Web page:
El Salvador


Many successful mutual aid and self-managed housing projects have been produced across El Salvador, inspired most prominently by the FUCVAM model of Uruguay. Originally intended to help revitalize historic downtown centers, cooperatives like ACOVICHSS and ACOVIVAMSE prove that this alternative model can improve not only the lives of residents by filling a gap in market-led housing, but the neighborhoods in which they’re produced as well.

Background and Key Principles

Similarly to many neighboring nations, El Salvador is experiencing a housing shortage that is  disproportionately affecting low-income communities.1 The deficit is currently approaching one million units with no signs that this trend might reverse soon.2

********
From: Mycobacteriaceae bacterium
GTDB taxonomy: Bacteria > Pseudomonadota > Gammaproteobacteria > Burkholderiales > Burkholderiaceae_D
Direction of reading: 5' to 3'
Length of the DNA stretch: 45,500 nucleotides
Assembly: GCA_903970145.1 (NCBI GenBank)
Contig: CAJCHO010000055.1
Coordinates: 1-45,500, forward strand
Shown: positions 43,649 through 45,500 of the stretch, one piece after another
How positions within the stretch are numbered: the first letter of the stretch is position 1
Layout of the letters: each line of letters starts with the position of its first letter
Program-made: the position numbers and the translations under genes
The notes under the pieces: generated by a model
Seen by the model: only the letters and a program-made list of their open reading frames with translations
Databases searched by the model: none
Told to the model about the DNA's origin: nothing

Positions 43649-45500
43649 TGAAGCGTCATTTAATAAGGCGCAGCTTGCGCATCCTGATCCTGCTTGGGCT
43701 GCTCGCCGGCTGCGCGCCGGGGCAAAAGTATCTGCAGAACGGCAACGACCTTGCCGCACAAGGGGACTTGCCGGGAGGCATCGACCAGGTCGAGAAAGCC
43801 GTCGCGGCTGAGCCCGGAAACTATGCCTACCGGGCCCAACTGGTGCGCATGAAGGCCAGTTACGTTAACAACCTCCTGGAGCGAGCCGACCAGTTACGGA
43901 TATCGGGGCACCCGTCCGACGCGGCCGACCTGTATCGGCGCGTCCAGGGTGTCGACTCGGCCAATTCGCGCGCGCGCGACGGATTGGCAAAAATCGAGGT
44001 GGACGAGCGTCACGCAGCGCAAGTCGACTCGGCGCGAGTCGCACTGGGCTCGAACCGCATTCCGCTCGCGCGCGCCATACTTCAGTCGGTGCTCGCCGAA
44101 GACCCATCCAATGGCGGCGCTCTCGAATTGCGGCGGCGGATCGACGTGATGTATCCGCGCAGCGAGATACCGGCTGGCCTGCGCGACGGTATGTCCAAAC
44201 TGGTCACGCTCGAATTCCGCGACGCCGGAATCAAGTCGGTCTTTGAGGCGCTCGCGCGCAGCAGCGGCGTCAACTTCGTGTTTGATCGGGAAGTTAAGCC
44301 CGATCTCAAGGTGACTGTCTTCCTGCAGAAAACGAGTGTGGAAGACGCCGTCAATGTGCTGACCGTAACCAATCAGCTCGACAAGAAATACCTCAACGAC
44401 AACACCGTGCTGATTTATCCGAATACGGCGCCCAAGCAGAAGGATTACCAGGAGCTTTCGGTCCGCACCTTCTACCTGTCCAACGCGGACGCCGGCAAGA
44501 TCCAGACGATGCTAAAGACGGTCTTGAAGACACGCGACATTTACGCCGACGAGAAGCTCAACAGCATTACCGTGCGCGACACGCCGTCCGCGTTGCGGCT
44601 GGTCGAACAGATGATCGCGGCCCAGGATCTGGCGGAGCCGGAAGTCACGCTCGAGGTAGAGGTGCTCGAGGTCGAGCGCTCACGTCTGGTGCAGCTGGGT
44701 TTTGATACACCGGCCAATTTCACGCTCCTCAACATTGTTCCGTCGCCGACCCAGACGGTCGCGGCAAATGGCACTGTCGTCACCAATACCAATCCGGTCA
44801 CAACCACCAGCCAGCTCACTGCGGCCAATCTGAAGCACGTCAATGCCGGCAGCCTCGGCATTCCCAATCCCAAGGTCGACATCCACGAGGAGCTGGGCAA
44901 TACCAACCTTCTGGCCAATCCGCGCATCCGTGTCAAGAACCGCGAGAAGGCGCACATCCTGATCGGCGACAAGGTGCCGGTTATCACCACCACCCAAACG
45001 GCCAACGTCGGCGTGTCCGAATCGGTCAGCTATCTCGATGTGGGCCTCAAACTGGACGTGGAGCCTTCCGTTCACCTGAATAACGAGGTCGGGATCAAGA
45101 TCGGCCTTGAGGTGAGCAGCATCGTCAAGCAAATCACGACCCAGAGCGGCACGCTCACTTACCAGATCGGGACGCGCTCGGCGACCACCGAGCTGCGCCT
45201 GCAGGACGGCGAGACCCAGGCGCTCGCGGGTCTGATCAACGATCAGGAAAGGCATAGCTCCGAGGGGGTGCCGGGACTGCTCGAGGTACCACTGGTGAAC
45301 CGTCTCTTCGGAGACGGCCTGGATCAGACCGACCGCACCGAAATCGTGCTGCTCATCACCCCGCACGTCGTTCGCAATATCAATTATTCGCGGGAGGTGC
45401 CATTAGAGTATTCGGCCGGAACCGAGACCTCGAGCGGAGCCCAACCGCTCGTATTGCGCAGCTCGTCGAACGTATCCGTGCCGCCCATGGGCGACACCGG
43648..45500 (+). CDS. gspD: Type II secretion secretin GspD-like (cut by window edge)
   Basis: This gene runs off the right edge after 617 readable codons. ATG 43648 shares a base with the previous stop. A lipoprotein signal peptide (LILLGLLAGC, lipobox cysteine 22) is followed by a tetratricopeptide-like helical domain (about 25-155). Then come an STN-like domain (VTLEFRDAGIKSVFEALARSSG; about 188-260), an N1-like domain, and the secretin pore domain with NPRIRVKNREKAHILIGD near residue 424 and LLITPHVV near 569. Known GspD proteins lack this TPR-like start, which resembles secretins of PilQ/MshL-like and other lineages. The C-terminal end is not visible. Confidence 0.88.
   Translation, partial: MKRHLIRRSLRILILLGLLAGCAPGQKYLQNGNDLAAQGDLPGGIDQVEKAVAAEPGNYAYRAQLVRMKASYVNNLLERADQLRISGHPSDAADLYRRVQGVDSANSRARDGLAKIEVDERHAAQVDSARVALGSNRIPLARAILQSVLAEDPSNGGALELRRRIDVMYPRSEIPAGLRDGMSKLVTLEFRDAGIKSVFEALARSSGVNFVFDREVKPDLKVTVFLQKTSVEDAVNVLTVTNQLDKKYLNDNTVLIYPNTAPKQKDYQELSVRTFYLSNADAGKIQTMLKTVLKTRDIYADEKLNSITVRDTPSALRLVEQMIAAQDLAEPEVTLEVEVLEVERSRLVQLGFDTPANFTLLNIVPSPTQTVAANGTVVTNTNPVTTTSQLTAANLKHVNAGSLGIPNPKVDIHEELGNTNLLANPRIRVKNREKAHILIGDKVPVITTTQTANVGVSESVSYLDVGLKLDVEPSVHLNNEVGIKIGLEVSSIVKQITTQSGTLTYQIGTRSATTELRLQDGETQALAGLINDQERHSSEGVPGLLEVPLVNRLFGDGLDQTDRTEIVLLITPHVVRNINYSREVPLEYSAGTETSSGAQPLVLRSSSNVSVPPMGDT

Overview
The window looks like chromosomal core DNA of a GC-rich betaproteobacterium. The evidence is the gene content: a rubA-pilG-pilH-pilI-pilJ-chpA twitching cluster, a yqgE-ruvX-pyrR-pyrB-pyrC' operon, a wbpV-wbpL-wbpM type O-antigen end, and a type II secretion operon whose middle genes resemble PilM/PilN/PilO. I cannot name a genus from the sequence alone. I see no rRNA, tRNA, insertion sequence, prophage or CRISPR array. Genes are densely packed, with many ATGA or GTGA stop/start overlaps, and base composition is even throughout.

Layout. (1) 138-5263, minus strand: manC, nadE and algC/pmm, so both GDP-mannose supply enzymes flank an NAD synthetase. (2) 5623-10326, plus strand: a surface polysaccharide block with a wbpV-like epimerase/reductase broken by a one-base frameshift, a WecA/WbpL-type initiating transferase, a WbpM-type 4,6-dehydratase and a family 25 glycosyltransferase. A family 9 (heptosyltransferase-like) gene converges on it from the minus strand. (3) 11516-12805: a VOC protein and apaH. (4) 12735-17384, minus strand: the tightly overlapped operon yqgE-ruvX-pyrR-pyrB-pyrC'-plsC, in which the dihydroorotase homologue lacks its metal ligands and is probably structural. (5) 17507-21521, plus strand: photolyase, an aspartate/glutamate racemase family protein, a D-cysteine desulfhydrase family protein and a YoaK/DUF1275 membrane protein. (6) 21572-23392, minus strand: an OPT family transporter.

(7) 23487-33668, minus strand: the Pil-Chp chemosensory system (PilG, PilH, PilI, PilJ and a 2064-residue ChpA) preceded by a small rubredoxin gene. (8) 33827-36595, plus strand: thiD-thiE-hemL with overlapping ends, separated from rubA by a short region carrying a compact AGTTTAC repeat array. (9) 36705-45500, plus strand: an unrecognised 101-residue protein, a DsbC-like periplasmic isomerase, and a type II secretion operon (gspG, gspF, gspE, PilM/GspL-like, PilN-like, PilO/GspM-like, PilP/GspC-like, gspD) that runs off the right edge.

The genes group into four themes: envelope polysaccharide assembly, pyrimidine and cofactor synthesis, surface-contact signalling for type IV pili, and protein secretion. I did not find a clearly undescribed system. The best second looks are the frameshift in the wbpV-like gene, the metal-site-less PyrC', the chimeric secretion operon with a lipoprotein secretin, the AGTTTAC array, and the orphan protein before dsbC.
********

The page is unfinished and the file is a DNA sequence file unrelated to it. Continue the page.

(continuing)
Complications with land legalization limit access to adequate housing for vast swaths of the population while segregation and violence continue to drive instability for many families. In San Salvador, the country’s capital, many households face poverty and social exclusion. Before 2001, 29% of the city’s population lived in informal settlements where people experienced not only housing insecurity due to risk of eviction but also poor, unhealthy living conditions due to a lack of basic services, overcrowding, and poor sanitation and waste disposal.3